From dosas to gnocchi, Albertans expand their cooking skills virtually

The chef and owner of an Edmonton culinary school has seen such a demand in virtual classes during the winter that she plans to make a permanent offering.

Edmonton business has been selling out of 30-person virtual cooking classes this year

Albertans cooking up a virtual storm

CBC News Edmonton

2 months ago
For an Edmonton culinary school, virtual classes are in hot demand in this year. Get Cooking has been selling out online culinary classes as participants cook at home. 1:52

Kathryn Joel has instructed in-person cooking classes with a focus on global dishes made with local ingredients for nearly a decade, but last year she was unsure if she'd make it another year with health restrictions related to the pandemic halting classes.

In April, she started cooking meals in her commercial kitchen and delivering them door-to-door, but it was only a temporary measure.

"There were just two of us working initially and we did that for maybe two weeks," said Joel, owner and chef of Get Cooking. "Then I was miserable and it was hard work for almost no money, and I had to sit myself down and think, you can't do this."

With the help of her sons, she upgraded her cooking studio, adding video cameras, sound mixers and video cards to host virtual cooking classes.

This year has been a busy one for Joel — along with three other chefs, she's been hosting public and private sessions almost every day.

Since launching a winter season of virtual classes in January, almost all of the 30-person classes have sold out.  Offerings include the Vietnamese noodle dish bun cha, South Indian crepe-like dosas, and the French classic coq au vin.

The classes range from an hour and a half to two hours. The head chef cooks from the Get Cooking kitchen studio, while another host engages with close to 30 participants on the video chat as they cook along at home, making sure everyone is caught up on each step of the recipe.

Joel charges $25 per device, while the at-home cooks supply their own groceries based on the recipe supplied. 

Joel is happy with the accessibility that she can now offer through the virtual classes.

"It can be a whole household joining in, which often is couples and families cooking. And it's under thirty dollars," she said. "So you either have to buy the ingredients, but they also have a meal at the end of it. So I love that. I love the accessibility of it. I have not always felt good that it's such an extremely expensive experience for people to come to."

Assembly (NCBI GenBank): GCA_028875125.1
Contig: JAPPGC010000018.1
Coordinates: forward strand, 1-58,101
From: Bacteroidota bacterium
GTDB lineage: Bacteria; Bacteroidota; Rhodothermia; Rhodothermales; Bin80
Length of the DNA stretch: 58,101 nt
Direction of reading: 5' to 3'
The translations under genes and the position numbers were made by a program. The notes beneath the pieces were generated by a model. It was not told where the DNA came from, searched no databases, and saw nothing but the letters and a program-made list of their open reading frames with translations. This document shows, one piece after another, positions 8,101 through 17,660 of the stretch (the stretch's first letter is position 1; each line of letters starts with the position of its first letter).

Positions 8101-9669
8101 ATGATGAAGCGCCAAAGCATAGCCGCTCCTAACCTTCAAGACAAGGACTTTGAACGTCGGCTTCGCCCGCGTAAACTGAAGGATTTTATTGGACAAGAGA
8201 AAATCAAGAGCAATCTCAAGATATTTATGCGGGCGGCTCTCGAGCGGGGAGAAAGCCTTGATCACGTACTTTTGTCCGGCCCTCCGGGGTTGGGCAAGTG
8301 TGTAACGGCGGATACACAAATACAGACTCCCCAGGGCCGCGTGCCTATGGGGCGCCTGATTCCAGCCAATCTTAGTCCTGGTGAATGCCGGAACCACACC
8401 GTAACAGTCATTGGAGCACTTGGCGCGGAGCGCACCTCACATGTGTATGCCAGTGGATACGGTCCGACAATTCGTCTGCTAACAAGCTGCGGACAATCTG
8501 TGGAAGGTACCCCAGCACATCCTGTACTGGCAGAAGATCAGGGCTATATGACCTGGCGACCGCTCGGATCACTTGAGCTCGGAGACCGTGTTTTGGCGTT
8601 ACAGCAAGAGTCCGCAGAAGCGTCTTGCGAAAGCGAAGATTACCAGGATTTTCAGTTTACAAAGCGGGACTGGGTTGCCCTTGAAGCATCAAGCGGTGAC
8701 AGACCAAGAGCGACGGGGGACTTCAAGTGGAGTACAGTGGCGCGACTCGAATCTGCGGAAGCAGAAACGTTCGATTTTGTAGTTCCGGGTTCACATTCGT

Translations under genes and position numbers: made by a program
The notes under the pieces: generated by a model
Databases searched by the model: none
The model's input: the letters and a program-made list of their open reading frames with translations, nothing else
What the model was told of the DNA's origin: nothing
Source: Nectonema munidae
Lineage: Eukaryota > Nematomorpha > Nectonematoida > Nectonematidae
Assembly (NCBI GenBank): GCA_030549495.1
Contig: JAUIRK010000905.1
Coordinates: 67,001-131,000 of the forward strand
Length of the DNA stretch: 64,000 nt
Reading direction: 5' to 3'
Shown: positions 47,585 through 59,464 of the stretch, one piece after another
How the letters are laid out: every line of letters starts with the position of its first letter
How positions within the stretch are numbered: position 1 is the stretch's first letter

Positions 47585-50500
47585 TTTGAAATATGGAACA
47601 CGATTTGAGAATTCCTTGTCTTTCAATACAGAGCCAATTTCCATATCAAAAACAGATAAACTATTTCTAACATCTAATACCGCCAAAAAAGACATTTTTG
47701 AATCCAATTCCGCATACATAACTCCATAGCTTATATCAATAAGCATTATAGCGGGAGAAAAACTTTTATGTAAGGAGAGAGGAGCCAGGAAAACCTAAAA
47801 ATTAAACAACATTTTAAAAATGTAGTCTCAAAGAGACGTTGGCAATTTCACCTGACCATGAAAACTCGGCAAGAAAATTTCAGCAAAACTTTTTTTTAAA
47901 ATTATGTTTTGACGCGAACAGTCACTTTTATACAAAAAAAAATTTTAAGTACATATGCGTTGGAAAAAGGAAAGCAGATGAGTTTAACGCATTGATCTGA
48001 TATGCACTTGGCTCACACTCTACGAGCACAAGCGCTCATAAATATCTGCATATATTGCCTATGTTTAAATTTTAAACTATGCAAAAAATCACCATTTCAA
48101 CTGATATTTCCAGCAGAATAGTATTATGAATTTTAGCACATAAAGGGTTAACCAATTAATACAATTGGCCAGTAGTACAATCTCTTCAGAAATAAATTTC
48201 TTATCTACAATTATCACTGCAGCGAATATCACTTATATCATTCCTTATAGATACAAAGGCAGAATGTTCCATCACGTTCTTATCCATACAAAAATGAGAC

On Wednesday, a group learned how to make gnocchi Parisienne, a version of the pasta that's crispy on the outside and soft on the inside, along with a lamb ragu sauce.

Making the gnocchi involves a tricky process of using a transferring choux pastry through a piping bag and cutting pieces of it as they fall into boiling water.

The finished product from Kathryn Joel's cooking class featuring gnocchi parisienne topped with a lamb ragu sauce. (Submitted by Kathryn Joel)

"It was one of those ones where you've had gnocchi and then you have this and you're like, 'Oh, I'm going back.' I felt like a Parisian chef. It was fantastic," said Trisha Roffey, a participant in the cooking class.

Roffey has taken part in previous Get Cooking classes over the past three years, but has been logging onto the virtual sessions almost weekly

"Instead of going in, doing something, tasting something, coming back and describing it to your family, my family became immersed in it," she said. "The kids started cooking with me while we were doing it and learning the techniques and commenting on the foods and looking forward to the different classes."

Cooks logging on from across the province

The virtual classes have allowed people from around the province — and country — to participate  A couple from South Carolina recently joined a class after searching for a class that teaches Indian dishes.

Eileen Dooley of Calgary took part in the Wednesday class, trying the soft gnocchi dish a shot for the first time. She's signed up for classes with her mother as a way to spend time together as they cook in their own homes.

"Food, I think because we're home, it's just kind of brought people together during this pandemic and again, making things you normally don't make," she said.

Dooley was supposed to be travelling in Taiwan at this time and trying out local dishes. She appreciates that the Get Cooking classes focus on International cooking as it's the closest thing to escaping an Alberta winter and tasting different flavours.

"They kind of know you're missing travelling, and you can make it at home. It's not the same, but it's something. It's better than nothing," she said.

Kathryn Joel, cooks lamb in a skillet in her Get Cooking studio as class of students watch through a video chat and cook along in their kitchens at home. (Travis McEwan/CBC)

Jodena Rogers of Calgary said she usually avoids cooking. Between work as a property manager and keeping her kids busy, making something that involves trial and error was the last thing on her mind, but having time at home during the pandemic has her looking to learn something new like cooking.

"I think social engagement is huge, but sometimes people are intimidated by that experience," she said. "So for me, I came home from work. I'm able to get right into it. I do my prep work and I do think that there is a trend in virtual learning and we'll continue on with that."

Joel agrees with that sentiment. She prefers the virtual cooking classes compared to the in-person group sessions she previously offered. She plans to make virtual classes as part of her business permanently, as she expects the trend of cooking at home to continue.


Travis McEwan


Travis McEwan is a video journalist who has not won any awards. Originally from Churchill, Man., he's spent the last decade working at CBC Edmonton. Email story ideas to travis.mcewan@cbc.ca